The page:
No other company has managed to capture the imagination of consumers in the way that Apple has, not just in the smartphone market but as a retailer in general – other brands would kill for the loyalty and genuine excitement that Apple’s customers have for its products and services.
With the iPhone, Apple changed the way people interacted with a mobile phone, introducing a dedicated touchscreen, apps that would launch with a press of their icon; suddenly handsets were no longer just devices that made calls and could play the odd game of Snake.
After launching as the iPhone, Apple’s smartphone device has gone through numerous iterations, the most recent being the iPhone 4. The iPhone 4 sports Apple’s own A4 ARM-based processor, includes the company’s 960×640 pixel “Retina Display” technology (which is marketed by Apple as being able to display more detail than the human retina can percieve), as well as the company’s latest iOS software which is optimised to run on Apple’s latest handset. It continues to be one of the most popular handsets across the world, despite challenges from a wave of Android-powered devices trying to lure away iPhone purists.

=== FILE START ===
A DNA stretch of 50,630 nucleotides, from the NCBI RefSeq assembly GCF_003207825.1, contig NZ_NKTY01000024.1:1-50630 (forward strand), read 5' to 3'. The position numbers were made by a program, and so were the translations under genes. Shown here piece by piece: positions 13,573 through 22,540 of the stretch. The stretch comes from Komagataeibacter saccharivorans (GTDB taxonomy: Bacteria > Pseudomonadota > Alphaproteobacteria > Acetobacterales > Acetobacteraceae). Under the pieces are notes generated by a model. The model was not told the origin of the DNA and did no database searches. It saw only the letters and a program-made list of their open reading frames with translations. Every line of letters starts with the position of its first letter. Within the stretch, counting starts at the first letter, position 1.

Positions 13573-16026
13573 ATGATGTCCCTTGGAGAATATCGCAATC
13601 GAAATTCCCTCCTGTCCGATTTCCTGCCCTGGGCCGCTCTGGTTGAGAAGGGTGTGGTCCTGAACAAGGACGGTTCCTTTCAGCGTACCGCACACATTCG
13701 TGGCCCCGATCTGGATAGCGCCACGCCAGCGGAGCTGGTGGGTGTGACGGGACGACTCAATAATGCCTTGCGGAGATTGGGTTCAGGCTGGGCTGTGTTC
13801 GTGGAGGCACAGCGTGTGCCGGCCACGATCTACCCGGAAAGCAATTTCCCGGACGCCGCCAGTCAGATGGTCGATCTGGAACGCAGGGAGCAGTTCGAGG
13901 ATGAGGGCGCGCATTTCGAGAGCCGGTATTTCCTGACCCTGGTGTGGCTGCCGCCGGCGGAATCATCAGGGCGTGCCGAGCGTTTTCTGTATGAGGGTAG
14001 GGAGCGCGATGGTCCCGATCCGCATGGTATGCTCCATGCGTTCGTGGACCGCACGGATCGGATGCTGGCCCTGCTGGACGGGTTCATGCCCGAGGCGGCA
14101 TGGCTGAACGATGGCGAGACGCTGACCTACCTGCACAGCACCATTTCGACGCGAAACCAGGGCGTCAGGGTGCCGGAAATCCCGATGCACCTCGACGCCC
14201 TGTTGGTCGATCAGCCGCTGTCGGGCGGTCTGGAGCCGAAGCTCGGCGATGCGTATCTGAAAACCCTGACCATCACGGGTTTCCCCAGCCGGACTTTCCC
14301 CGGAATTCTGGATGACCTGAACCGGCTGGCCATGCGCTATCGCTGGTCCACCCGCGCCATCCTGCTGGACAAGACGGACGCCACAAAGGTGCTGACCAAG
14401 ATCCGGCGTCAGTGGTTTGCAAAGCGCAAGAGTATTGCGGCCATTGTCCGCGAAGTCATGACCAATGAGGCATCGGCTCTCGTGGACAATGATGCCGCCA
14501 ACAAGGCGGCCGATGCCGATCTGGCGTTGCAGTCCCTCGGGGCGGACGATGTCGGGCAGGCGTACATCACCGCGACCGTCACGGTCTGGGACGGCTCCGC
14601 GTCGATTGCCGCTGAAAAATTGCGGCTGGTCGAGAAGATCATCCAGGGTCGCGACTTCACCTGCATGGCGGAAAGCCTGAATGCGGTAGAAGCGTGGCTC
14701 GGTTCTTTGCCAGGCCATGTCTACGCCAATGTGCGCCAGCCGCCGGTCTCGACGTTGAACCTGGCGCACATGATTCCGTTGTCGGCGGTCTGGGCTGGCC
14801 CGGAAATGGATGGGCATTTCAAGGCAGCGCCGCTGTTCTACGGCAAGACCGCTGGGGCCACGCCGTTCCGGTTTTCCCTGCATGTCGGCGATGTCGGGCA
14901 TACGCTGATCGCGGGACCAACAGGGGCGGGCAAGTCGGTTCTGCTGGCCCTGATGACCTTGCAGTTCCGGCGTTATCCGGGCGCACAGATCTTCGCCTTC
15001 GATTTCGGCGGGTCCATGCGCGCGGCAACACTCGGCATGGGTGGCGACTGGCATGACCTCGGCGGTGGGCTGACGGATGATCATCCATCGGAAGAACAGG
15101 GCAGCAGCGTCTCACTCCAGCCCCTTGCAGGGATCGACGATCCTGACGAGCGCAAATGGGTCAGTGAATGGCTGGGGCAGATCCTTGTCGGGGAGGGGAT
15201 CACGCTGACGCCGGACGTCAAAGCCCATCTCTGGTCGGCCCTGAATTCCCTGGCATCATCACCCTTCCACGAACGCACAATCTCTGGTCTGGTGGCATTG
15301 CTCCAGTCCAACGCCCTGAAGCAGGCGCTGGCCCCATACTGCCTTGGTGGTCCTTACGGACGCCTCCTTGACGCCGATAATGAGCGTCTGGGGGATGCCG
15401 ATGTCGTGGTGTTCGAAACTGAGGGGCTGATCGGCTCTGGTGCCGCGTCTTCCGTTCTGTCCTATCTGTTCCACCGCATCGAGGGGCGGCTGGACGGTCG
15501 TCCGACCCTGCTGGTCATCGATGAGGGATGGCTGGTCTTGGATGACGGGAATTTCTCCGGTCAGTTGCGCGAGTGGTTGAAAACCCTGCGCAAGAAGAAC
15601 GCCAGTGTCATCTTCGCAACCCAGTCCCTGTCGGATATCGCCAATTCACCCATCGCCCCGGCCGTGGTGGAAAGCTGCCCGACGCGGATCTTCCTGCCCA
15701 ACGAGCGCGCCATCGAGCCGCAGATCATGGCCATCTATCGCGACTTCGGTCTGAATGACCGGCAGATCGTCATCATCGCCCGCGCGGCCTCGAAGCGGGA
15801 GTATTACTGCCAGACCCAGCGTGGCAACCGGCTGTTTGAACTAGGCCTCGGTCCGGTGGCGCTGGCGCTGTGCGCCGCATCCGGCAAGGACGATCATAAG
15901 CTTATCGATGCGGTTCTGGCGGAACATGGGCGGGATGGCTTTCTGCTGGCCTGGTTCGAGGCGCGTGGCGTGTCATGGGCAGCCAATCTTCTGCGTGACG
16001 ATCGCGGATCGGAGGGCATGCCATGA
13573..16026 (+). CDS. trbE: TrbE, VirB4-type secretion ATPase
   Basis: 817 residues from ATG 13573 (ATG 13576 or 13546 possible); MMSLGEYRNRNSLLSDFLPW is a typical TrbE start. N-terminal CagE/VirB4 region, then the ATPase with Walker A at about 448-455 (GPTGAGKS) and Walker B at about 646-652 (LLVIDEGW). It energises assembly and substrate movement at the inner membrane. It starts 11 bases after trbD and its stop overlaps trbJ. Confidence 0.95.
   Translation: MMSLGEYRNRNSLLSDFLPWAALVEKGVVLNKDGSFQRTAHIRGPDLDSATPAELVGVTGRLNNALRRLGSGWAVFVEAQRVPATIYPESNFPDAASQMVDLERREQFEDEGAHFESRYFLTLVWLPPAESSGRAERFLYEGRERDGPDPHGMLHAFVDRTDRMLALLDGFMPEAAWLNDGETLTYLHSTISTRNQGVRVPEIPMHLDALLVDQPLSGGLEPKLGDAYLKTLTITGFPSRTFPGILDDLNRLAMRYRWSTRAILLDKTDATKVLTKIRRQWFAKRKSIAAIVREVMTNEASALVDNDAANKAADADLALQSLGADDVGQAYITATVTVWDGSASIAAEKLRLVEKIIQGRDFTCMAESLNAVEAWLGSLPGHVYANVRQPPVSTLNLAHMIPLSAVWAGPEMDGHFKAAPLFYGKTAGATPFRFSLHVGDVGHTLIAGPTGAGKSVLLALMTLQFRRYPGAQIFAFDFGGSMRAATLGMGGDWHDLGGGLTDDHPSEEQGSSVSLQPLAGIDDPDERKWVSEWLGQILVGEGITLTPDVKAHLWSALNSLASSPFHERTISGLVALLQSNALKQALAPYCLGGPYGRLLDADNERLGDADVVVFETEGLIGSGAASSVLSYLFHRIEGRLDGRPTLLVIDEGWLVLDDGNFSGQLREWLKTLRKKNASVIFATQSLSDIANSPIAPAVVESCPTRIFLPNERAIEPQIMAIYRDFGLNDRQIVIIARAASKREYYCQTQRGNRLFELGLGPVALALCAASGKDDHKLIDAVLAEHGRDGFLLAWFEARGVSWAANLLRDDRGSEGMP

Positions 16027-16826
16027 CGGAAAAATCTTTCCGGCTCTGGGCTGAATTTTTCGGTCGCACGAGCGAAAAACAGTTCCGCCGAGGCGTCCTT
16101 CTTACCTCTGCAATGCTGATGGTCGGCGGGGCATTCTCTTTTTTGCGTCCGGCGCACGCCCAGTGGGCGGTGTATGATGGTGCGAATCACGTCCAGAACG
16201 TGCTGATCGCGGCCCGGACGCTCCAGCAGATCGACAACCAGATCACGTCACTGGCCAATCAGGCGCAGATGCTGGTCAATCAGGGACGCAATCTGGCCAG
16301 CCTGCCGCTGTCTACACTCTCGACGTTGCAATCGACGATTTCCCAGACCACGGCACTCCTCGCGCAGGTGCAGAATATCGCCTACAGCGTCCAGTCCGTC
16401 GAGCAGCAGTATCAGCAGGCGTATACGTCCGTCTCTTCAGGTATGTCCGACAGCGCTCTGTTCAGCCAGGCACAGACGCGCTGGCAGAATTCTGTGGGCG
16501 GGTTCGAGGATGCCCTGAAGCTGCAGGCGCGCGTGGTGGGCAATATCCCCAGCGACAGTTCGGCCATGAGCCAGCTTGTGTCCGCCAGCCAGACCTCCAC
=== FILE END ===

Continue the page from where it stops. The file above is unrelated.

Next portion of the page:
Each year Apple refreshes its smartphone lineup, introducing new hardware and software features to tempt featurephone owners but consumers that have already bought into the Apple ethos. Every year since 2007, Apple has released a new handset in the summer; this year the company looks set to buck that trend and push back the release date of its new iPhone, with early reports suggesting a November release is likely.
This paves the way for the Cupertino-based company to unveil the very latest features for its iOS platform at its WWDC event in June, showcasing what it believes will again set it apart from its rivals. A simple Google search will demonstrate the considerable demand to identify such features before they are officially unveiled, leading to intense speculation and educated guesswork.